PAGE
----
There’s nothing good about the rise in zero-hours contracts – ban them now says Peter Fleming

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There’s nothing good about the rise in zero-hours contracts – ban them now

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‘Zero-hours contracts are part of a broader ideological system in which the veneer of economic rationality is deployed to hide indefensible inequalities and eye-watering levels of wealth.’ Photograph: Christopher Thomond for the Guardian

I was recently asked why anyone would have a problem with zero-hours contracts. After all, they make perfect sense, the person argued. People get paid for exactly what they do. And for the time to do it. Anyone who questioned that principle is implying some of us should be paid for nothing.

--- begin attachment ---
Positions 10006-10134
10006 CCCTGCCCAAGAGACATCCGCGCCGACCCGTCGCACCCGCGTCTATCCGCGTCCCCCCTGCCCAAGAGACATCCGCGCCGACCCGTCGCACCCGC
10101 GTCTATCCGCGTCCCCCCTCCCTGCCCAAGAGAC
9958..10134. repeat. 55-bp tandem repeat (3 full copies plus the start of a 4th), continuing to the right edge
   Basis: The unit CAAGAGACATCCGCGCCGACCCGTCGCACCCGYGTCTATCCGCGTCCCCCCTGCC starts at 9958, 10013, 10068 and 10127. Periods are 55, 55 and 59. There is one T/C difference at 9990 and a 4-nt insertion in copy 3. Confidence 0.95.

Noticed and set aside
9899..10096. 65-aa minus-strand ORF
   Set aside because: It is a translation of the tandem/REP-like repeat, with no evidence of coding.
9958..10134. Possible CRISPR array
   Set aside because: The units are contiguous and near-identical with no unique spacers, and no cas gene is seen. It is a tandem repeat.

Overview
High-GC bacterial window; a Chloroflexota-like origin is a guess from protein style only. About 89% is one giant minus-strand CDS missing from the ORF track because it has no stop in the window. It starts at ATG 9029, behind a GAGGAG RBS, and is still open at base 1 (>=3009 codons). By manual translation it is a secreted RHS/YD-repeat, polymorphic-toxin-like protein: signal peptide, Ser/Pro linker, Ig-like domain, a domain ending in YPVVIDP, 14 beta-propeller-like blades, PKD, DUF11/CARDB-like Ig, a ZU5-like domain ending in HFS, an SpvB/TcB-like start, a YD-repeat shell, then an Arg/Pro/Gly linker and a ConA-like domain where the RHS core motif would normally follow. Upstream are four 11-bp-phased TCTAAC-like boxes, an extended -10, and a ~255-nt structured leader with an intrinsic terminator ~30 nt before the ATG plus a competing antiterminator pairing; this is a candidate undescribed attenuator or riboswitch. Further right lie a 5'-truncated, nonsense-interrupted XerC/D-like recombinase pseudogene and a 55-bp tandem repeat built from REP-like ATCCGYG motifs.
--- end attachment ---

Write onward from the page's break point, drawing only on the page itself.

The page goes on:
What’s more, in our dynamic and swiftly moving economy, the number of hours that an employer requires can ebb and flow over a week, a day – even during a five-hour shift. Sometimes a bar, for example, might be heaving. Other times empty. It would be unreasonable on that basis to expect businesses to promise fixed hours to its workforce.

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